CHM2942 - Biological chemistry - 2019

6 points, SCA Band 2, 0.125 EFTSL

Undergraduate - Unit

Refer to the specific census and withdrawal dates for the semester(s) in which this unit is offered.



Organisational Unit

School of Chemistry

Chief examiner(s)

Dr Alison Funston


Associate Professor Lisa Martin

Unit guides



  • Second semester 2019 (On-campus)


One of CHM1022 or CHM1052; and

One of BIO1022 or BMS1021.


CHM2942 has been designed for students from chemical and biological backgrounds who have a strong, common interest in the chemistry of living systems. In this unit students will be able to apply their knowledge by examining chemical processes in a biological context: the relationship between stereochemistry and biological activity; transition states of enzyme catalysed reactions; molecular mechanisms underlying glycoside bond formation and breakage; describe the chemical reactivity of organic and inorganic molecules and the reactions occurring at different functional groups; develop a basic understanding of bioconjugate chemistry and its applications; classical and contemporary bioinorganic chemistry of metals; metal coordination chemistry; molecular mechanisms for redox potentials within living systems; metalloproteins and co-enzymes; transport and storage of naturally occurring and toxic metals; role of metals in medicine; applications of modern bio-spectroscopic and bio-imaging techniques; visualisation and monitoring of chemical processes occurring in living tissues; processing bio-imaging and bio-spectroscopic data.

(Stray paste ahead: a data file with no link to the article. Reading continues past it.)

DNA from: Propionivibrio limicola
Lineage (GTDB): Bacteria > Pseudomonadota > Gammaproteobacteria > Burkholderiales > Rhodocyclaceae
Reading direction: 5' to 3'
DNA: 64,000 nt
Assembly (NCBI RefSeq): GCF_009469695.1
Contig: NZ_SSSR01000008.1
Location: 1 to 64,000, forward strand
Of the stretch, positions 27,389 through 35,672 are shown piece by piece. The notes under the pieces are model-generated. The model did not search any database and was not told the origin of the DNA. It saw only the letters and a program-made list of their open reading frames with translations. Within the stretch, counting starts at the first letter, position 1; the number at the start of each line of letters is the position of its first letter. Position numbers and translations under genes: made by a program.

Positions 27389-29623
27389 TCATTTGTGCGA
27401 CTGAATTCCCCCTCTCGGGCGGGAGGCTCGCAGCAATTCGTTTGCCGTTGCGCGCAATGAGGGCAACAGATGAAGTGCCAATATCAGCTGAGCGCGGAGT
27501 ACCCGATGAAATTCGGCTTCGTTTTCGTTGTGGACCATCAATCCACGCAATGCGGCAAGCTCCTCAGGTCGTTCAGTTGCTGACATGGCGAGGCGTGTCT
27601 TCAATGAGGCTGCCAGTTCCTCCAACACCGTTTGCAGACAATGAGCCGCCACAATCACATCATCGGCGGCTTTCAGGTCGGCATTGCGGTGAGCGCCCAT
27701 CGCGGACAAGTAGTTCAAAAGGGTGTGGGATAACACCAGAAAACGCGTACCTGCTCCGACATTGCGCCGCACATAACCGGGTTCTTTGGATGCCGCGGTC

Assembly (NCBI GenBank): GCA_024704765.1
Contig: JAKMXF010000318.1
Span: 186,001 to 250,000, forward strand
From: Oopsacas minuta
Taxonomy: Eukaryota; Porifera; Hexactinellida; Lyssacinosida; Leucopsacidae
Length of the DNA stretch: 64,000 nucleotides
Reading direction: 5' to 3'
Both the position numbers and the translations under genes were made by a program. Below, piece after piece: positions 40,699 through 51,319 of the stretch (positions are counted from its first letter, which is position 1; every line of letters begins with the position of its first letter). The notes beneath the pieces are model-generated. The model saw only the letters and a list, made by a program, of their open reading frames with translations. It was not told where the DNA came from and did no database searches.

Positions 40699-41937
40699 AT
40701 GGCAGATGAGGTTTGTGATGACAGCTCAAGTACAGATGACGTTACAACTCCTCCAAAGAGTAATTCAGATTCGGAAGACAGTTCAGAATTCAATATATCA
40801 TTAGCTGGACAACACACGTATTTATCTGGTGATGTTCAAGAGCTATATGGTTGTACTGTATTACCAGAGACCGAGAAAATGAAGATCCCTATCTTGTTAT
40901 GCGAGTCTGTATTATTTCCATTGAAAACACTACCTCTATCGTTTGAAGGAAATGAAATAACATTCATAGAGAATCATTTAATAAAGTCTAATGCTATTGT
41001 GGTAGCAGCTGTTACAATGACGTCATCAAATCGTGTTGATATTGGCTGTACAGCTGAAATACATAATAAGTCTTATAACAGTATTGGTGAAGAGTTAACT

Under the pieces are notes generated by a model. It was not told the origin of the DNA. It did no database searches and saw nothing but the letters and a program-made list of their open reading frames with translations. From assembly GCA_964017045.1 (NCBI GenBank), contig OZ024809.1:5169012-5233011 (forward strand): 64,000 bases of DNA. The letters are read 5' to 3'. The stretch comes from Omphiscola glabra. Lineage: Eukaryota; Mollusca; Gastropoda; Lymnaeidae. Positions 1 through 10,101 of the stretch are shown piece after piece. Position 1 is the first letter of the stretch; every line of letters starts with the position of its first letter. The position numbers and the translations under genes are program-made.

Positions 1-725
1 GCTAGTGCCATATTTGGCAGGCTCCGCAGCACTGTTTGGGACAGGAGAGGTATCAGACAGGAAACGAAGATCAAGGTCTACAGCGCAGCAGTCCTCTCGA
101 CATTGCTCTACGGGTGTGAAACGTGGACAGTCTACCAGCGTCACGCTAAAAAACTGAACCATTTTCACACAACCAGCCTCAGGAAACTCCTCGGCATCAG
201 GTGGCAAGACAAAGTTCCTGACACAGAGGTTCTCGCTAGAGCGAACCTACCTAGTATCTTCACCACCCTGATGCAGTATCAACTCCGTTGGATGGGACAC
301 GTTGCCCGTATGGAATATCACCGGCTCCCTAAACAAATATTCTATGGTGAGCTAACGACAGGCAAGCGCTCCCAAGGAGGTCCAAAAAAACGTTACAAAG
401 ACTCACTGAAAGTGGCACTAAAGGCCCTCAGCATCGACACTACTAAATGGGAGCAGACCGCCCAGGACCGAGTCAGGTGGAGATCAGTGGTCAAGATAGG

On completion of this unit students will be able to:

  1. Add to their understanding of the chemical reactivity of organic molecules and the relationship between stereochemistry and biological activity;
  2. Understand the concept of a transition state in enzyme-catalyzed reactions and the difference between inverting and retaining mechanisms in carbohydrate processing enzymes;
  3. Apply the concept of protective groups in organic chemistry for the synthesis of carbohydrates and glycoconjugates;
  4. Understand and describe the physical and chemical behaviour of metal ions in aqueous solution, particularly in relation to formation, stability and ligand lability;
  5. Understand the role of metals in biology, and the development and application of metal-based therapeutics and diagnostics;
  6. Apply an understanding of the use of spectroscopic techniques for determining the structure and function of biomolecules;
  7. Understand the different types of bio-imaging techniques and the methods used to process bioimaging data.


NOTE: From 1 July 2019, the duration of all exams is changing to combine reading and writing time. The new exam duration for this unit is 2 hours and 10 minutes.

Examination (2 hours): 50% (Hurdle)

Mid-semester test (45 mins): 20%

Laboratory work: 30% (Hurdle)

Hurdle requirement: To pass this unit a student must achieve a minimum score of 50% in the laboratory practical component and a minimum of 30% for the end-of-semester exam.

Supplementary assessment is not available for the lab practical component.

Workload requirements

  • Two 1-hour workshops per week
  • One-hour workshop/tutorial every fortnight
  • One-hour directed independent study; and
  • Four hours of laboratory activity for 10 weeks

See also Unit timetable information

This unit applies to the following area(s) of study